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Ye cannae change the laws of physics (or can you?)
The Economist ^ | September 2, 2010 | The Economist

Posted on 09/02/2010 7:16:48 PM PDT by Tolerance Sucks Rocks

RICHARD FEYNMAN, Nobel laureate and physicist extraordinaire, called it a “magic number” and its value “one of the greatest damn mysteries of physics”. The number he was referring to, which goes by the symbol alpha and the rather more long-winded name of the fine-structure constant, is magic indeed. If it were a mere 4% bigger or smaller than it is, stars would not be able to sustain the nuclear reactions that synthesise carbon and oxygen atoms. One consequence would be that squishy, carbon-based life would not exist.

Why alpha takes on the precise value it does, so delicately fine-tuned for life, is a deep scientific mystery. A new piece of astrophysical research may, however, have uncovered a crucial piece of the puzzle. In a paper just submitted to Physical Review Letters, a team led by John Webb and Julian King from the University of New South Wales in Australia presents evidence that the fine-structure constant may not actually be constant after all. Rather, it seems to vary from place to place within the universe. If their results hold up to scrutiny they will have profound implications—for they suggest that the universe stretches far beyond what telescopes can observe, and that the laws of physics vary within it. Instead of the whole universe being fine-tuned for life, then, humanity finds itself in a corner of space where, Goldilocks-like, the values of the fundamental constants happen to be just right for it.

Slightly belying its name, the fine-structure constant is actually a compound of several other physical constants, whose values can be found in any physics textbook. You start with the square of an electron’s charge, divide it by the speed of light and Planck’s constant, then multiply the whole lot by two pi. The point of this laborious procedure is that this combination of multiplication and division produces a pure, dimensionless number. The units in which the original measurements were made cancel each other out and the result is 1/137.036, regardless of the measuring system you used in the first place.

Constant variation

Despite its convoluted origin, alpha has a real meaning. It characterises the strength of the force between electrically charged particles. As such, it governs—among other things—the energy levels of the electrons in an atom. When electrons jump between these energy levels, they absorb and emit light of particular frequencies. These frequencies show up as lines (dark for absorption; bright for emission) in a spectrum. When many different energy levels are involved, as they are in the spectrum of a chemically mixed star, the result is a fine, comb-like structure—hence the constant’s name. If it were to take on a different value, the wavelengths of these lines would change. And that is what Dr Webb and Mr King think they have found.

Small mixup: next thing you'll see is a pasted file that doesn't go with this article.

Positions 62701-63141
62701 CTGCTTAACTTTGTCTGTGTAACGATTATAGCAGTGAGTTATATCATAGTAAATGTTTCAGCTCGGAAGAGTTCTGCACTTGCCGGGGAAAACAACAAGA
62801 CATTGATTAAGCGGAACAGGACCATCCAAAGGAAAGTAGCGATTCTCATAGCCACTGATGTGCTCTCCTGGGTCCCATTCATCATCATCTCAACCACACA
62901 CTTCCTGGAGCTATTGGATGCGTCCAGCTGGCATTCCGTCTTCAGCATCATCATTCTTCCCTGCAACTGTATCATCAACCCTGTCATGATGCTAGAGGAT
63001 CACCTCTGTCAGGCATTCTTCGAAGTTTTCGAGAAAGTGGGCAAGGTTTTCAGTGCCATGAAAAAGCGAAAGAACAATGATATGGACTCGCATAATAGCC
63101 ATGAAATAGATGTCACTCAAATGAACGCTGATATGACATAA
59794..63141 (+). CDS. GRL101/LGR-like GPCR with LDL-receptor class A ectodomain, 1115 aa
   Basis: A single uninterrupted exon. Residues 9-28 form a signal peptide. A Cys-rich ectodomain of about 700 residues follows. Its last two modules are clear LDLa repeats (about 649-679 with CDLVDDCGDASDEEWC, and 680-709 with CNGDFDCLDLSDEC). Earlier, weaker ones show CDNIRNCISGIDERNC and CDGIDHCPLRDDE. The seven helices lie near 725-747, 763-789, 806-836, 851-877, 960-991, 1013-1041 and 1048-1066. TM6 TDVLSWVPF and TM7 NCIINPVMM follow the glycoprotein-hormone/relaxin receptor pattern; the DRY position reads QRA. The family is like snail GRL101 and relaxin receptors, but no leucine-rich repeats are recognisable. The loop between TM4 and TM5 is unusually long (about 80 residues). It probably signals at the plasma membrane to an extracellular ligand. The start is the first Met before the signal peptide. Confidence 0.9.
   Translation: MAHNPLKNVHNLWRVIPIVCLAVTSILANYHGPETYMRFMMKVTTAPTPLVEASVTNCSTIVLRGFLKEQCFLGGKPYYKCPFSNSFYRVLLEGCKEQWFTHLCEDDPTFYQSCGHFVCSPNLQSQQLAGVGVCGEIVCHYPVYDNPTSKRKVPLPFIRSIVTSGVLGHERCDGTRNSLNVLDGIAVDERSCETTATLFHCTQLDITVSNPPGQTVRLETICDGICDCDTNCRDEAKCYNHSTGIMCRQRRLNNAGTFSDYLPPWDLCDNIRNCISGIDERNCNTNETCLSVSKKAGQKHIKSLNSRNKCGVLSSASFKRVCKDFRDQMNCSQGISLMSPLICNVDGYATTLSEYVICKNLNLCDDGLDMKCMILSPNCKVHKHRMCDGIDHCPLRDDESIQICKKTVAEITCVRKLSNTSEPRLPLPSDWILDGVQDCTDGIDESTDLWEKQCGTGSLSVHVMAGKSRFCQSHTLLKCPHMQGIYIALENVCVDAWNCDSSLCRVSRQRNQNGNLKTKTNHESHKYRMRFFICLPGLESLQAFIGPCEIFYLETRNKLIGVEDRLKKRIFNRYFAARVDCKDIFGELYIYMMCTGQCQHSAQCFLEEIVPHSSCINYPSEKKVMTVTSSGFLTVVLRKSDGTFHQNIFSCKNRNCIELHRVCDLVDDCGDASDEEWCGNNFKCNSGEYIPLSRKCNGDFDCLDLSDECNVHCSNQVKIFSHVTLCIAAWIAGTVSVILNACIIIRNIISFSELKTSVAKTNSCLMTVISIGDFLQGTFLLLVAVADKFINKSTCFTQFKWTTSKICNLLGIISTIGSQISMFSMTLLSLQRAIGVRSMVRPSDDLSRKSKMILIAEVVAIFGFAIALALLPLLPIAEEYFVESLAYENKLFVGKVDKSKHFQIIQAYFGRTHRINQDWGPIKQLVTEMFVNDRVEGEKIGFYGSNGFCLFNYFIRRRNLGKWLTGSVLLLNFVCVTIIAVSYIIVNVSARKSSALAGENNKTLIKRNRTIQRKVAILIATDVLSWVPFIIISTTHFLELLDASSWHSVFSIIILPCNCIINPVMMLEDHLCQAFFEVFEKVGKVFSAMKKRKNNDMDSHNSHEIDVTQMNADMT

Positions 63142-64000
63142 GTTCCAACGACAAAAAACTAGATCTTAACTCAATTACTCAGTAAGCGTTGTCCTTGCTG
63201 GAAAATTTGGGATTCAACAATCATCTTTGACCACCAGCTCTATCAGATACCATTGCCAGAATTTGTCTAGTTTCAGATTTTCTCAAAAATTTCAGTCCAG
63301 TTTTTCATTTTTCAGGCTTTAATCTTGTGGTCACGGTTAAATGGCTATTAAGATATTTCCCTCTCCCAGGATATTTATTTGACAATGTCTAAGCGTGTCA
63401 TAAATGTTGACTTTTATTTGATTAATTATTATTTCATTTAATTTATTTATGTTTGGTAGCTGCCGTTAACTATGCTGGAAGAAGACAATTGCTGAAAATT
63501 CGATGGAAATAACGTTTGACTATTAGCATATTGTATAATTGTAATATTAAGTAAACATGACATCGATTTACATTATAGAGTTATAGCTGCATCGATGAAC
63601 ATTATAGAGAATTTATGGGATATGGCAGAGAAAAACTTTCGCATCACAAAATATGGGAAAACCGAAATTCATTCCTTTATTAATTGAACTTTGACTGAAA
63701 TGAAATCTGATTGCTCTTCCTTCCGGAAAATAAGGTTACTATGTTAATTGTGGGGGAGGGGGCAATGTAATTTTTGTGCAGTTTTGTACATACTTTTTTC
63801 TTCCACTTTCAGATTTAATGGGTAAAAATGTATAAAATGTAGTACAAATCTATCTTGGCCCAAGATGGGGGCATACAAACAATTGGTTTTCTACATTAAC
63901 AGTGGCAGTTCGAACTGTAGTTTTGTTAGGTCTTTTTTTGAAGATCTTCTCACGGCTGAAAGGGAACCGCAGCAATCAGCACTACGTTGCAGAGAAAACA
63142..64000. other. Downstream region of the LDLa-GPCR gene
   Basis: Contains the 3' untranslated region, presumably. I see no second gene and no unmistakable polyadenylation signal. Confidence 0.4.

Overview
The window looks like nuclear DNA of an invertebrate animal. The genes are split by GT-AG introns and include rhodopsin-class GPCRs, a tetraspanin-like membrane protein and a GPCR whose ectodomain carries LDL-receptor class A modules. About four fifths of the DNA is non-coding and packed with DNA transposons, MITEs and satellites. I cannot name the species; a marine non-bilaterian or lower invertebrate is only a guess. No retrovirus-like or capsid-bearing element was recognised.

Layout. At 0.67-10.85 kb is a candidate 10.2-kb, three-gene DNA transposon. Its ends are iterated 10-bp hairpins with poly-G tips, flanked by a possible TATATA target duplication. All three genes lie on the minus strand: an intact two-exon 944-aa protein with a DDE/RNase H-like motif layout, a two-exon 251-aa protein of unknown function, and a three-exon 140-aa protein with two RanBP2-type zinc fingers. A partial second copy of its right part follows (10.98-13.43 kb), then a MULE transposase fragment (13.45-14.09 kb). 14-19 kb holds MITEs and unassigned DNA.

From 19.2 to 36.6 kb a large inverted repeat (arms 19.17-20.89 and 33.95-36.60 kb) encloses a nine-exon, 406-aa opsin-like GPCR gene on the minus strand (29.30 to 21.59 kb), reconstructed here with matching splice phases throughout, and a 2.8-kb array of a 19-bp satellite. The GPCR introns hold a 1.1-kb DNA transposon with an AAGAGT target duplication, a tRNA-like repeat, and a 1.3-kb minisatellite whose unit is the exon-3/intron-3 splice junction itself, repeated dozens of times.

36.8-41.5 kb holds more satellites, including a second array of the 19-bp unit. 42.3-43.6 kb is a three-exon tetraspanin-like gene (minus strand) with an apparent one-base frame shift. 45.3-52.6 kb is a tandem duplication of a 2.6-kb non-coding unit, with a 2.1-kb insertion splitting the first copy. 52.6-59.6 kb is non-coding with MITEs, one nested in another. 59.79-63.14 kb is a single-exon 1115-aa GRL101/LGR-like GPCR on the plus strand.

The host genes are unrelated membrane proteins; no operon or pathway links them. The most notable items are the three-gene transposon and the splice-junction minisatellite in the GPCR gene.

The light in question comes not from individual stars but from quasars. These are extremely luminous (and distant) galaxies whose energy output is powered by massive black holes at their centres. As light from a quasar travels through space, it passes through clouds of gas that imprint absorption lines onto its spectrum. By measuring the wavelengths of a large collection of these absorption lines and subtracting the effects of the expansion of the universe, the team led by Dr Webb and Mr King was able to measure the value of alpha in places billions of light-years away.

Dr Webb first conducted such a study almost a decade ago, using 76 quasars observed with the Keck telescope in Hawaii. He found that, the farther out he looked, the smaller alpha seemed to be. In astronomy, of course, looking farther away means looking further back in time. The data therefore indicated that alpha was around 0.0006% smaller 9 billion years ago than it is now. That may sound trivial. But any detectable deviation from zero would mean that the laws of physics were different there (and then) from those that pertain in the neighbourhood of the Earth.

Such an important result needed verification using a different telescope, so in 2004 another group of researchers looked from the European Southern Observatory’s Very Large Telescope (VLT) in Chile. They found no evidence for any variation of alpha. Since then, though, flaws have been discovered in that second analysis, so Dr Webb and his team set out to do their own crosscheck with a sample of 60 quasars observed by the VLT.

What they found shocked them. The further back they looked with the VLT, the larger alpha seemed to be—in seeming contradiction to the result they had obtained with the Keck. They realised, however, that there was a crucial difference between the two telescopes: because they are in different hemispheres, they are pointing in opposite directions. Alpha, therefore, is not changing with time; it is varying through space. When they analysed the data from both telescopes in this way, they found a great arc across the sky. Along this arc, the value of alpha changes smoothly, being smaller in one direction and larger in the other. The researchers calculate that there is less than a 1% chance such an effect could arise at random. Furthermore, six of the quasars were observed with both telescopes, allowing them to get an additional handle on their errors.